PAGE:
Will Perone

Lost in trying to find documentation on how to load Microsoft .PAL palette files into an SDL palette for your 1337 palettized sprite game? I know I was; there is literally no information at all on the net on how to do this! So I figured it out...
// given: const char *filename; and SDL_Palette palette;

std::ifstream file(filename, std::ios::in|std::ios::binary);
if (file.fail()) 
	// do error for file and bail out
file.seekg(4+4+4+4+4 + 2, std::ios::beg); // skip unrelevant stuff

// read in number of colors in the palette
unsigned short numcolors;
file.read((char *)&numcolors, 2); // need to read into unsigned short and assign because ncolors is an unsigned int!
palette.ncolors= numcolors;

if (!palette.ncolors) palette.ncolors= 256; // sanity check
palette.colors= new SDL_Color[palette.ncolors];	

// read in the colors
file.read((char *)palette.colors, 4*palette.ncolors);		

It's that easy, the unrelevant stuff I skip is:
'RIFF' (4 bytes)
file length - 8 (4 bytes)
' PAL' (4 bytes)
'data' (4 bytes)
data size (filelength - 20) (4 bytes)
version number (always 00 03) (2 bytes)
Now setting the palette for a palettized SDL_Surface is real easy:
SDL_SetColors(surface, palette.colors, 0, palette.ncolors);
So now you can load your .BMP's and have your .PAL's too... This functionality should have been built into SDL imho. You might try to be sneaky and realize that SDL_Surface stores a pointer to it's SDL_Palette, so why not just allocate a SDL_Palette pointer and set the surface palette to point to it? Because when you call SDL_FreeSurface it's gonna try to delete the palette and then you are gonna try to delete the palette again and BOOM so watch out for this trap.
I wrote an addon for SDL that loads .PAL files into SDL_Palettes just like the SDL_LoadBMP does for surfaces. It can be found here.
Videogamer555 2011/09/14 Contact Me0 0
Photoshop can save palettes in this format. I dumped a simple palette and here's what I got when looking at a hex editor. Can you help me understand each part of this file?

52 49 46 46 28 00 00 00 50 41 4C 20 64 61 74 61 1C 00 00 00 00 03 06 00 00 00 00 00 FF 00 00 00 00 FF 00 00 00 00 FF 00 FF FF 00 00 FF FF FF 00

Will 2011/09/140 0
I described the first 22 bytes of the file above which will get you to the '00 03' in your hex string. Then after that each 4 bytes is a RGB color code.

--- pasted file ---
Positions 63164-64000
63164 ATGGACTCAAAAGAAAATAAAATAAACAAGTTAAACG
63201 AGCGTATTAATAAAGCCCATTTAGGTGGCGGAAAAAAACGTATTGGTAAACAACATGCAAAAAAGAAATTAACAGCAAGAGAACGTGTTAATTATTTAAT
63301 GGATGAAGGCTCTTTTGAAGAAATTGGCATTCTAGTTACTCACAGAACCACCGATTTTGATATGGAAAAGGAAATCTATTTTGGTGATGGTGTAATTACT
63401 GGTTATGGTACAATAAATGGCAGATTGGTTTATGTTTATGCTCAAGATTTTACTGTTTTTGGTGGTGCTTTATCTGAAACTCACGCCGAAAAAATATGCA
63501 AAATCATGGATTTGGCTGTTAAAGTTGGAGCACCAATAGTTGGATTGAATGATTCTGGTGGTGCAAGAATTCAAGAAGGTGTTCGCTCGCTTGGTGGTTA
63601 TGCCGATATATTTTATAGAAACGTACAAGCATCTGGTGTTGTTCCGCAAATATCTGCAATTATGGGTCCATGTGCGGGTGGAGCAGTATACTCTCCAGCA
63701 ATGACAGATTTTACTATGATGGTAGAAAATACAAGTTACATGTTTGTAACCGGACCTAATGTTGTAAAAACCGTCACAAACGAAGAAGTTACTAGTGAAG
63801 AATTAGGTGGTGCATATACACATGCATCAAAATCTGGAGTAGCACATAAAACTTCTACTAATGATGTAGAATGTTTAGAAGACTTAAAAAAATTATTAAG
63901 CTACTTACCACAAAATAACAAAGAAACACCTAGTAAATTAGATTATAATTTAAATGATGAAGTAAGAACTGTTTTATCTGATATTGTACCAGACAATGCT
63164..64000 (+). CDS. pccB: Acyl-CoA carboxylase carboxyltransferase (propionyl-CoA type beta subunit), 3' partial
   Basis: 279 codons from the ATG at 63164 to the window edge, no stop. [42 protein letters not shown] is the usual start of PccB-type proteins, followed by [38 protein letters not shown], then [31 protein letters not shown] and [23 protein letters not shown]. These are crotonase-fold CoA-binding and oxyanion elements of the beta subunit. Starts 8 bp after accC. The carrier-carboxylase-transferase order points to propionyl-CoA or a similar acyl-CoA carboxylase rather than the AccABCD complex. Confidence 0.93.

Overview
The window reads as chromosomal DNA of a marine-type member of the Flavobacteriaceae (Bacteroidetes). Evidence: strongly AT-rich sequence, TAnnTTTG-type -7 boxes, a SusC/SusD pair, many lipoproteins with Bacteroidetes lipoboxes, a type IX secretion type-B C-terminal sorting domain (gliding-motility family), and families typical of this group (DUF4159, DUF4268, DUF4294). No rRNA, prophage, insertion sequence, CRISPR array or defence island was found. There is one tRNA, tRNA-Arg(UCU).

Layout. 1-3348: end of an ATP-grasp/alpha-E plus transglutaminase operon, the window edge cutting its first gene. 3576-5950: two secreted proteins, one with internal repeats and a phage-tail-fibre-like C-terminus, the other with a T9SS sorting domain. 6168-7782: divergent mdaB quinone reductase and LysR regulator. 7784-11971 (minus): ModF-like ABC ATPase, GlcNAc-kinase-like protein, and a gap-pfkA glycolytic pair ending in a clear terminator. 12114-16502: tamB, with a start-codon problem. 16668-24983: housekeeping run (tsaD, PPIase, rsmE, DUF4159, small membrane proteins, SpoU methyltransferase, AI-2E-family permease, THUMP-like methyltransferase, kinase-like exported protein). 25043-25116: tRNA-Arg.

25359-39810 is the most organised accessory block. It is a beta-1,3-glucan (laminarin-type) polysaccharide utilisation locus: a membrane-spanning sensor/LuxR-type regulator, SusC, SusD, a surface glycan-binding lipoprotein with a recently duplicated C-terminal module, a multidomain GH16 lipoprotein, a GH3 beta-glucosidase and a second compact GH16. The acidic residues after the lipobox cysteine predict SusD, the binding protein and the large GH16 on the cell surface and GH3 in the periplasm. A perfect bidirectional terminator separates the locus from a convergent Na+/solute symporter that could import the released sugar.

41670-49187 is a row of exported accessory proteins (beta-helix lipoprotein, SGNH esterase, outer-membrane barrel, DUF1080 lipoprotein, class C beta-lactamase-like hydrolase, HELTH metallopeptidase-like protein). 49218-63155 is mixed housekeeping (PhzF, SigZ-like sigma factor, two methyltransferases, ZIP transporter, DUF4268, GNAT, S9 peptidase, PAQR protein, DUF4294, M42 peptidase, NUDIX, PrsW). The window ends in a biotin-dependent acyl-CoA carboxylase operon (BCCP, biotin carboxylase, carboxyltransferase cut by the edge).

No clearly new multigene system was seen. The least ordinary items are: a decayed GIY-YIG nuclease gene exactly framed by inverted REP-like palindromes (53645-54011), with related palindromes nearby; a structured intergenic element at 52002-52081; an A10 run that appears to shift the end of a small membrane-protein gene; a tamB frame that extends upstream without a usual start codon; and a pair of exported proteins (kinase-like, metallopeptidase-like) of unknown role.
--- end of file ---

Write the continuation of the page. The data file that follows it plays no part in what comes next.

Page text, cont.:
Adib 2013/03/31 Contact Me0 0
Will, you mean each 4 bytes is a RGBA color code, the fourth byte being alpha, right?
Will 2013/04/09 Contact Me1 13
Normally yes the 4th byte would be the alpha but it doesn't make any sense in context of reading in a palette file so the 4th byte is just empty. They just have 4 byte alignment to make reading it in easier from 32 bit boundaries.
Adib 2013/04/09 Contact Me2 22
Sweet! Thanks.
Joao 2014/02/23 Contact Me1 0
This was super helpful info, thanks!
I did a quick HEX read and after the version nr (00 03) I get two more bytes before starting the RGBA info and I figured out those are the number of colors in the table. Say, if you have 5 colors, it will be 05 00.
THEN the RGBA info begins.
Using Photoshop CS6 to save the PAL file.. not sure if that matters.
Will 2014/02/230 51
Interesting, there must be a discrepancy in the format that Photoshop writes. The PAL format I was working off of was from 10 years ago so I don't know if it has changed since then.
Joao 2014/02/24 Contact Me2 26031
Created a quick project in C# for this. Sharing it here in case other people land on this page through a Google search like I did. Couldn't find documentation on this format anywhere else!


Special attention to the PALReader class

Hope this helps!
Callum 2014/08/142 2
.PAL format is very easy to understand thanks to this document! Skip the first 22 bytes then the next 2 bytes are the number of colors, then comes the actual colors. Each color is 4 bytes long and are encoded as RGBA.
Aybe 2014/08/28 Contact Me0 0
Bull$h!# ... :D the 4th byte is a flag, http://www.aelius.com/njh/wavemetatools/doc/riffmci.pdf.

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